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Thursday, April 20, 2017

A Diffident Anniversary: Six Years Ago, MLB Ousted The McCourts

Six years ago today, MLB ousted the contentious and rapacious McCourts as the owners of the Dodgers. Their tenure as owners would be marred by problems with parking lots, and in particular, the problem Bryan Stow had. This would be a happy anniversary if not for the years-long fight over cable TV revenues that have thus far failed to materialize. The price of ousting the McCourts, apparently, was $2.1 billion, a figure largely hoisted on the now-obviously dim prospects of extracting absurdly generous concessions from a new cable TV network that thus far remains off the cable boxes of most Southern California fans. The math is so absurd, and so large are Dodger salaries, it is impossible to imagine this stalemate going on much longer, but the Guggenheim group seems set on their course. The one advantage of being out of market now is that at least I get to see the Dodgers. It is more than outweighed by being two timezones east, so the Blue finish most of their games after my bedtime. I can only hope my in-market friends get to see their team on the TV some year soon.

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Wednesday, April 19, 2017

The Collapse Of Starting Pitcher Wins

It's been a while since anything really caught my attention about baseball — the Cubs won the World Series last year, an event that passed without note in these all but abandoned pages; the team will never need to buy another round anywhere in Chicago, and Theo Epstein et al. probably punched their own ticket to Cooperstown. Reversing the curse in two cursed towns is some sort of witch doctory! But with both my native teams two time zones past my now Central Daylight Time bedtime, I find keeping up with the Angels or Dodgers difficult, save on weekends or during day getaway games.

So the game moves on without me, in many ways; the deep detailed looks at various sabermetric aspects (and more, the impressive roster of solid writers) I got at Baseball Prospectus, watering holes like Baseball Think Factory (now enervated thanks to a squabble between founder Jim Furtado and Darren Viola), Jon Weisman's on-again, off-again blogs (Dodger Thoughts, now largely defunct) — all have lost my attention, and that predated my 2015 move to Arkansas. So it's kind of a surprise to see a post that really grabs me, and this one comes from ESPN: "State of the Stat: MLB numbers taking yet another crazy turn" offers some interesting changes lately in baseball. Particularly, home runs:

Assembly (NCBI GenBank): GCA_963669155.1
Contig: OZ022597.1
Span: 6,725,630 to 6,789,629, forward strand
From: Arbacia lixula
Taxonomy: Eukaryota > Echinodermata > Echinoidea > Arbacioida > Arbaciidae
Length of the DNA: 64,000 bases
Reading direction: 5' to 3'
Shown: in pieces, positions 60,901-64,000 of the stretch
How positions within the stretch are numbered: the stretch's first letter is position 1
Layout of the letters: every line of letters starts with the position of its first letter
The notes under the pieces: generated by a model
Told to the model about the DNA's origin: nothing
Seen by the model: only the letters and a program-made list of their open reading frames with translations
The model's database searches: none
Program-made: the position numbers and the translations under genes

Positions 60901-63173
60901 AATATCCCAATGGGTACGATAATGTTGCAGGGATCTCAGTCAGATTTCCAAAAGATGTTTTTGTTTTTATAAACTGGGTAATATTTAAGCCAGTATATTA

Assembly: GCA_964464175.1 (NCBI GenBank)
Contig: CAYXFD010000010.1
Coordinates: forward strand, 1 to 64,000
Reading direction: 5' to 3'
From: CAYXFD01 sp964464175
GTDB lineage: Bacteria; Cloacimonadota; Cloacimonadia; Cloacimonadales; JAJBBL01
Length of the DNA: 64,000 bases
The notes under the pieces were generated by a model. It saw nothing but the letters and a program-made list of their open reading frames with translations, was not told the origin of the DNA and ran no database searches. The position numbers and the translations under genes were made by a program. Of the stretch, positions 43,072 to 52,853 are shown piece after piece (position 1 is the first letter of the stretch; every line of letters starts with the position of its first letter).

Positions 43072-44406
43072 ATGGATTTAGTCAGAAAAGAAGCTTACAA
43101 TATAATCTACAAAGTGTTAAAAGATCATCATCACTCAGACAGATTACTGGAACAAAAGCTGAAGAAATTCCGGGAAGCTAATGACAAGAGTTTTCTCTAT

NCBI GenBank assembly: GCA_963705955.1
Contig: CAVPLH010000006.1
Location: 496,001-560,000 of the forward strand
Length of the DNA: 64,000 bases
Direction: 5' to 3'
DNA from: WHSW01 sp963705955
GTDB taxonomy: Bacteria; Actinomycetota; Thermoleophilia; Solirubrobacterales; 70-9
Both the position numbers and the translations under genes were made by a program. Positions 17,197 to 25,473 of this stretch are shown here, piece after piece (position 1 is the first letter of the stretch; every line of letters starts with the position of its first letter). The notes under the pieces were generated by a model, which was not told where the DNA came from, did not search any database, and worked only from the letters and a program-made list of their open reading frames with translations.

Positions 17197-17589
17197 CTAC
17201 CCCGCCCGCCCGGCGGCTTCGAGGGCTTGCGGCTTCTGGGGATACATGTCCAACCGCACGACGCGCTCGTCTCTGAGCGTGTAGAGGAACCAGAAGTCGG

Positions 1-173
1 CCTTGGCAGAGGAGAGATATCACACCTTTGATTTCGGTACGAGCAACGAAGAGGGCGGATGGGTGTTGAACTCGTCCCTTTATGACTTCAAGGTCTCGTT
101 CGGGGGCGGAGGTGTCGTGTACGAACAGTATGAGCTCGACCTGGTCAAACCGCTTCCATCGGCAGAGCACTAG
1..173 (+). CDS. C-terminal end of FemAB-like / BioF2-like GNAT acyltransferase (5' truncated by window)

What pops out is the names of the decade home run leaders for the 1990's and 2000's, Mark McGwire and Alex Rodriguez's, respectively. Neither will make it into Cooperstown as a consequence of steroid use, and more's the pity, especially in A-Rod's case. As with Roger Clemens and Barry bonds, a legitimate first-ballot inductee is being kept out of the Hall largely because of political pressure rather than his actual record.

In some ways, though, the most interesting thing in here is the steady decline in wins by starters:

The piece continues:
The traditional standard of 20 wins remains a high bar, with just a few pitchers getting there each season. There were three 20-game winners in 2016, two in 2015, three in 2014 and one in 2013. The peak for 20-win seasons came in the late '60s and early '70s, when many starters threw a huge number of innings. There were 15 20-game winners in 1969, 14 in 1971, 13 in 1973 (and 1951) and 11 in 1970 and 1974. As the five-man rotation became standard by the 1980s, the 40-game starter became obsolete. Then the complete game neared extinction.

Maybe the 20-game winner is next on the endangered species list.
What would be especially ironic is if Bert Blyleven, who famously was kept out of the Hall for so long because he did not have 300 wins, might instead be an early forebear of ending the win as a pitching stat with any actual value.

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